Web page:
ByElise Jost, writer at Creators.co
"It's a UNIX system! I know this!"
Elise Jost

Britain has made historical news today by voting in a referendum to leave the European Union, following months of strenuous debate. While politics isn't usually Movie Pilot's bread and butter, there's an angle to Brexit — a portmanteau for British Exit of the European Union — that could clearly have an impact on movies and TV shows as we know them. The cultural subsidies provided by the European Union to international productions such as Game of Thrones, which is currently getting ready for its seventh season, might disappear altogether.

Similarly to The Lord of the Rings trilogy being well-known for its use of gorgeous New Zealand landscapes, HBO's popular Game of Thrones has filmed most of its scenes across Northern Ireland, spending six months there every year. But now that Britain — which involves England, Wales, Scotland and Northern Ireland — has decided to no longer be a part of the European Union, not only could it get more complicated to bring the international cast and crew to the country, but a major funding source might be jeopardized.

Obviously, Game Of Thrones Is Expensive

If you've watched even 10 minutes of the show, you won't be surprised to learn that Game of Thrones is highly expensive to produce. In Season 6, Episode 9, "Battle of the Bastards," the long-awaited battle scene cost more than $10 million alone, taking 25 days to film. Watch the breakdown of the cost in the video above, or click below to see the behind-the-scenes featurette.

The European Union Provides Crucial Support To Cultural Projects

On the set of "Game of Thrones"/flickeringmyth.com
On the set of "Game of Thrones"/flickeringmyth.com

European initiatives, such as the European Regional Development Fund and the Creative Europe program, have invested money for cultural projects to set their development in the European Union. According to The Telegraph, British film and television projects received $32 million in funding from European organizations over the last seven years.

While there's no indication yet as to whether the British government will be able to supply the funding itself, a reshuffle of the sponsors will certainly take time and could lead international productions to seek less financially complicated locations.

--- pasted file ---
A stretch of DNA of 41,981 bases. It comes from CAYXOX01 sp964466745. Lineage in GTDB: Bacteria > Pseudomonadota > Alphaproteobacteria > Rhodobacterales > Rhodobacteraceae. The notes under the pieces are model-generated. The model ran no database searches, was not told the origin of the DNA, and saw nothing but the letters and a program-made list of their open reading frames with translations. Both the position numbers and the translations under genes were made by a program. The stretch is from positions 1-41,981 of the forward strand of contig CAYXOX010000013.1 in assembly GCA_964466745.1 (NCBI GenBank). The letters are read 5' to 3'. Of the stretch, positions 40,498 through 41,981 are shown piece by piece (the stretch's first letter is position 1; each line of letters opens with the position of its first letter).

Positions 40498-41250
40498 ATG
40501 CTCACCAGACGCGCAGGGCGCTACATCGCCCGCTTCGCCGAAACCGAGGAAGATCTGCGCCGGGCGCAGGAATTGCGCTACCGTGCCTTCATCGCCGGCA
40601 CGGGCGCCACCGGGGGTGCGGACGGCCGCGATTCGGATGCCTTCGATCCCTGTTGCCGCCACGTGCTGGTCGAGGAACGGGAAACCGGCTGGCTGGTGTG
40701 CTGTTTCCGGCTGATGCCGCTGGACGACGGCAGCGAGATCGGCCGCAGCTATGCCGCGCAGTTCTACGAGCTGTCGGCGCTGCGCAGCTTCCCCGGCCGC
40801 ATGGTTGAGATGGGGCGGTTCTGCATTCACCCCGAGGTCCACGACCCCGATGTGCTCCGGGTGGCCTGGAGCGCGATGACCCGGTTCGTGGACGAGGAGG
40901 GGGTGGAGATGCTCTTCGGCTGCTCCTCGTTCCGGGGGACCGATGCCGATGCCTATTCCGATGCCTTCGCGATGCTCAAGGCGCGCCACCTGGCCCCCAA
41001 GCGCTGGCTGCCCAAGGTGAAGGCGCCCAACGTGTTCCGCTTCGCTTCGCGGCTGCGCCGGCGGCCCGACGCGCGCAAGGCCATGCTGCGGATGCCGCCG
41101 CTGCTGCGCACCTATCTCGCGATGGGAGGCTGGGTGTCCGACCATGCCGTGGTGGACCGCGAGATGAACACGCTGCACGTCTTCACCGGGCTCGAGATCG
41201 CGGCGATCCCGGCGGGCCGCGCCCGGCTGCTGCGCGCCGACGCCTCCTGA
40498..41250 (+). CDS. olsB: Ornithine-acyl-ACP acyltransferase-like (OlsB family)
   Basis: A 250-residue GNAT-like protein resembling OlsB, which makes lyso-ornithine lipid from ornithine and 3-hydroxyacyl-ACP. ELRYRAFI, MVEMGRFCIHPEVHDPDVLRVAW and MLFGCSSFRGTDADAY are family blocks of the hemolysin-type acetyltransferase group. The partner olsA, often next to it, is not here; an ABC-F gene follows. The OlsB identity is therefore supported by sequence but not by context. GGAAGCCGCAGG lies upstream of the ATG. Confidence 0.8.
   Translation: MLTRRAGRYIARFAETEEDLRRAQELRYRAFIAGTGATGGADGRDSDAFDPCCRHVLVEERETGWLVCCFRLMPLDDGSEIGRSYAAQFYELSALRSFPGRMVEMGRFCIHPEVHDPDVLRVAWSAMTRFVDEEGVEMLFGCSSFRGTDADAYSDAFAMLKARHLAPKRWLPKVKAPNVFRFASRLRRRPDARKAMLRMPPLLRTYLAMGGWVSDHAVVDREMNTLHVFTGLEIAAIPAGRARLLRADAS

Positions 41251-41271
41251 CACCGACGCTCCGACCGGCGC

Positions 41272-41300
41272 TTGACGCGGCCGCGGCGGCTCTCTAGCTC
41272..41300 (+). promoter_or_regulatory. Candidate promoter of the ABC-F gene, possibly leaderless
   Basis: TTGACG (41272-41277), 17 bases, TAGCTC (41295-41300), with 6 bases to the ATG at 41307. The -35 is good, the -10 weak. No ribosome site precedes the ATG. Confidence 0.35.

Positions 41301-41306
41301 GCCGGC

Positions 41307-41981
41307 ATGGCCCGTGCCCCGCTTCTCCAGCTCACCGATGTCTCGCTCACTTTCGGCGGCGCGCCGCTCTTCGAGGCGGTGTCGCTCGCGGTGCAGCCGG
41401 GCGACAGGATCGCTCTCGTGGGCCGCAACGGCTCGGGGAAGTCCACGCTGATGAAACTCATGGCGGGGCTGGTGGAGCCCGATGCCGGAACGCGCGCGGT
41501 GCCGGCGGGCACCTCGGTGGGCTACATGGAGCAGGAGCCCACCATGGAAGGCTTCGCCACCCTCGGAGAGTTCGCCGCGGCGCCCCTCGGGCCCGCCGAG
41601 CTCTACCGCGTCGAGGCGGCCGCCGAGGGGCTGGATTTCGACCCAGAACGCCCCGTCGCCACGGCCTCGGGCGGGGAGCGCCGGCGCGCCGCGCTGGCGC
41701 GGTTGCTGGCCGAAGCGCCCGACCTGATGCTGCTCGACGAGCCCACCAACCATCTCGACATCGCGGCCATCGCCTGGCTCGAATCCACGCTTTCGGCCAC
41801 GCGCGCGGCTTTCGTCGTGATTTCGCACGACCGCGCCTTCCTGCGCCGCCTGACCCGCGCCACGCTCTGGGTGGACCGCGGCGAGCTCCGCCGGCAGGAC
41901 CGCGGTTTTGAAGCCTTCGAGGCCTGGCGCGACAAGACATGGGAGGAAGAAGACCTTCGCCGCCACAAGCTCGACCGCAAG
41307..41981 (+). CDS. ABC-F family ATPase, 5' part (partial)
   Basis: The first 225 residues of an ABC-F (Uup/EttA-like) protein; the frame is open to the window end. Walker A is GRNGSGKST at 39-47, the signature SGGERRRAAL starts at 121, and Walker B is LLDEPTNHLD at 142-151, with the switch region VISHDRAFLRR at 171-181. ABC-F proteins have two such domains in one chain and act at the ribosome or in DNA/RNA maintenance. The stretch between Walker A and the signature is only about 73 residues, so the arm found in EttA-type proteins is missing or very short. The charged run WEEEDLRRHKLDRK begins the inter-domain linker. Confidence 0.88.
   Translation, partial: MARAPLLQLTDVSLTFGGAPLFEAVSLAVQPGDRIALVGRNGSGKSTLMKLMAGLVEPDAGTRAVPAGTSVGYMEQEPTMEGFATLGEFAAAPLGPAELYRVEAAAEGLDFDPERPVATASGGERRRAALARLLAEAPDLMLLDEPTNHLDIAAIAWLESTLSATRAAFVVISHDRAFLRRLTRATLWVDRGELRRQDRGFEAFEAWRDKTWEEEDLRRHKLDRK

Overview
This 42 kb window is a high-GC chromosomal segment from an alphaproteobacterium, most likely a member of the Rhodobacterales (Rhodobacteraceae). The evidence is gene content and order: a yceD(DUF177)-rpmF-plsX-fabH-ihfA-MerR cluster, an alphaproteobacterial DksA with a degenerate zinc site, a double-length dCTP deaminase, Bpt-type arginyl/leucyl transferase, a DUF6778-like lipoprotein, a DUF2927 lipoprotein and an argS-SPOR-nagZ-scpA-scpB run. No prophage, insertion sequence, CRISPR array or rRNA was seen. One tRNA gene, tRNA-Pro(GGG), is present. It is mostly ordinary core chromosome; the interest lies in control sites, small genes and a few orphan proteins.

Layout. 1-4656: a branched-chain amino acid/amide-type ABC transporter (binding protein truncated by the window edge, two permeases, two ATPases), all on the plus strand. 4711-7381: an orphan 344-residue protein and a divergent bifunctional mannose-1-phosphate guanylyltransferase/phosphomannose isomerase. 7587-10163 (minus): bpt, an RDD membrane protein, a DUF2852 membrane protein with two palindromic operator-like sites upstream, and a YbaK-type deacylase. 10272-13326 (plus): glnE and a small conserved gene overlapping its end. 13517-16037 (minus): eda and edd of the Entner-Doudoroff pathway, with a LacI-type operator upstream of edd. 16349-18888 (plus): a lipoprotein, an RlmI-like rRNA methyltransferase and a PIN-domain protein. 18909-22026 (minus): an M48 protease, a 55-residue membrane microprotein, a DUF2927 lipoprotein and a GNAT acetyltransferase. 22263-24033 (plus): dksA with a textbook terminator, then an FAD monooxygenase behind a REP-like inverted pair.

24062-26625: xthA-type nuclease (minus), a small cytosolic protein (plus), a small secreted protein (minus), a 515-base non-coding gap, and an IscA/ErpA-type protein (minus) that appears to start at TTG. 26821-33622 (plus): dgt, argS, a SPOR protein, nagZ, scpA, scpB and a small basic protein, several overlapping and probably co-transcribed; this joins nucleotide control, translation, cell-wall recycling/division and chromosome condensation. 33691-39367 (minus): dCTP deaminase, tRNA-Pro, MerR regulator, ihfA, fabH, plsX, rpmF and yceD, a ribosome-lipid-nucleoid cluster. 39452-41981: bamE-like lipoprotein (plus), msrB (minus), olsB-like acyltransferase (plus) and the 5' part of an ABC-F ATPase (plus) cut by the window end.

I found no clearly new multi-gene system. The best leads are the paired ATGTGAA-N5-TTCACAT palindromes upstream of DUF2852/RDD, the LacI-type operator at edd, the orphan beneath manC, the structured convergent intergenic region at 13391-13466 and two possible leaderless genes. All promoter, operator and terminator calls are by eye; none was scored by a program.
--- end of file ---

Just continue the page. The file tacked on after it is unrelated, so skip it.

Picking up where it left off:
The Impact Of Brexit Could Be Devastating For The British Film Industry

Helen Sloan/HBO
Helen Sloan/HBO

Peter Chase, from The German Marshall Fund of the United States' Brussels office, told Foreign Policy ahead of the vote that the results could drive American creative projects away:

“It might be up in the air for U.S. studios who want to film in the U.K. There are EU programs to help fund all of this. If the U.K. is no longer part of the EU, that has the potential to go away.”

Michael Ryan, chairman of the Independent Film & Television Alliance, has gone even further than that, in a statement shared by Variety:

The decision to exit the European Union is a major blow to the U.K. film and TV industry. Producing films and television programs is a very expensive and very risky business and certainty about the rules affecting the business is a must.

This decision has just blown up our foundation — as of today, we no longer know how our relationships with co-producers, financiers and distributors will work, whether new taxes will be dropped on our activities in the rest of Europe or how production financing is going to be raised without any input from European funding agencies.

The U.K. creative sector has been a strong and vibrant contributor to the economy — this is likely to be devastating for us.

British Artists Penned A Letter To Support The 'Remain' Campaign

In the lead-up to the outcome of the vote this morning on June 24, British celebrities took to social media to express their opinion on the Brexit debate (or, at least, to remind their fans to vote). Three-hundred artists, including actors Keira Knightley, Chiwetel Ejiofor and Helena Bonham Carter, and directors Mike Leigh and Danny Boyle, have also penned a letter exhorting British citizens to choose to remain in the European Union, and restating the support provided by European organizations:

Leaving Europe would be a leap into the unknown for millions of people across the UK who work in the creative industries, and for the millions more at home and abroad who benefit from the growth and vibrancy of Britain's cultural sector.

Prime Minister David Cameron, who today announced his resignation following the referendum, supported the letter's message, saying the creative sector needed the inclusion in the European Union.

"More than most, this is a sector that thrives on being open to the world outside. Whether it's bringing in talent, filming on location or simply having access to the single market of 500 million people across Europe."

Northern Ireland's Tourism Industry Has Been Growing Thanks To Game Of Thrones

Tourism Ireland.
Tourism Ireland.

While the presence of HBO's No. 1 show in Northern Ireland has provided the show with the fantastic locations us viewers get to see each episode, it's also had a great impact on Northern Ireland's tourism. The Guardian reports that the sector is now worth £723 million (about $990 million), partly thanks to the local film industry.

Recently, other movies, such as Carol, Brooklyn and Shaun the Sheep, have also benefited from the European Union's funding, indicating that the feared devastating impact on the creative industry could harm much more than just Game of Thrones.

What are your favorite British movies and TV shows?

[Source: The Telegraph, The Guardian, Foreign Policy, Variety]